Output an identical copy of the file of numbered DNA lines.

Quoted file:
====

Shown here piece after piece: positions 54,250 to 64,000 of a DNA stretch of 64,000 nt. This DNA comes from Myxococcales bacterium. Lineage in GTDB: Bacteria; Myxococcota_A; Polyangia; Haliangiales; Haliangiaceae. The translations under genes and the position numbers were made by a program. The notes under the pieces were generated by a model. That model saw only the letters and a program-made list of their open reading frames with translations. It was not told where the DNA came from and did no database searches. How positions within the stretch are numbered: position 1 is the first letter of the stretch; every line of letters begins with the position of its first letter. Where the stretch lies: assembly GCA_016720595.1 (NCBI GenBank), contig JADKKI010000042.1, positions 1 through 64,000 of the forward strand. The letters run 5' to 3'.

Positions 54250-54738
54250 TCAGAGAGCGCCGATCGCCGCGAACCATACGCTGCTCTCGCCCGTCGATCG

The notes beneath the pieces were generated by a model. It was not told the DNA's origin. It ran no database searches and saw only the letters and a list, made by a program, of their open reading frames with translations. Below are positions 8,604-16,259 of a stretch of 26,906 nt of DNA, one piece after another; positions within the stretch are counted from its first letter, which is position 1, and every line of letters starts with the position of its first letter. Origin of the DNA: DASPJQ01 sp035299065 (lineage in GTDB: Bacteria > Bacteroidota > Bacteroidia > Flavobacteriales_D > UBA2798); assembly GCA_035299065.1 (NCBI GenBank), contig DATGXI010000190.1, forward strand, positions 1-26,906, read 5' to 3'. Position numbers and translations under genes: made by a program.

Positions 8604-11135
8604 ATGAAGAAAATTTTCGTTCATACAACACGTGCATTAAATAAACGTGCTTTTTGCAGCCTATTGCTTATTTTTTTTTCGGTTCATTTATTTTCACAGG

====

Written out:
Shown here piece after piece: positions 54,250 to 64,000 of a DNA stretch of 64,000 nt. This DNA comes from Myxococcales bacterium. Lineage in GTDB: Bacteria; Myxococcota_A; Polyangia; Haliangiales; Haliangiaceae. The translations under genes and the position numbers were made by a program. The notes under the pieces were generated by a model. That model saw only the letters and a program-made list of their open reading frames with translations. It was not told where the DNA came from and did no database searches. How positions within the stretch are numbered: position 1 is the first letter of the stretch; every line of letters begins with the position of its first letter. Where the stretch lies: assembly GCA_016720595.1 (NCBI GenBank), contig JADKKI010000042.1, positions 1 through 64,000 of the forward strand. The letters run 5' to 3'.

Positions 54250-54738
54250 TCAGAGAGCGCCGATCGCCGCGAACCATACGCTGCTCTCGCCCGTCGATCG

The notes beneath the pieces were generated by a model. It was not told the DNA's origin. It ran no database searches and saw only the letters and a list, made by a program, of their open reading frames with translations. Below are positions 8,604-16,259 of a stretch of 26,906 nt of DNA, one piece after another; positions within the stretch are counted from its first letter, which is position 1, and every line of letters starts with the position of its first letter. Origin of the DNA: DASPJQ01 sp035299065 (lineage in GTDB: Bacteria > Bacteroidota > Bacteroidia > Flavobacteriales_D > UBA2798); assembly GCA_035299065.1 (NCBI GenBank), contig DATGXI010000190.1, forward strand, positions 1-26,906, read 5' to 3'. Position numbers and translations under genes: made by a program.

Positions 8604-11135
8604 ATGAAGAAAATTTTCGTTCATACAACACGTGCATTAAATAAACGTGCTTTTTGCAGCCTATTGCTTATTTTTTTTTCGGTTCATTTATTTTCACAGG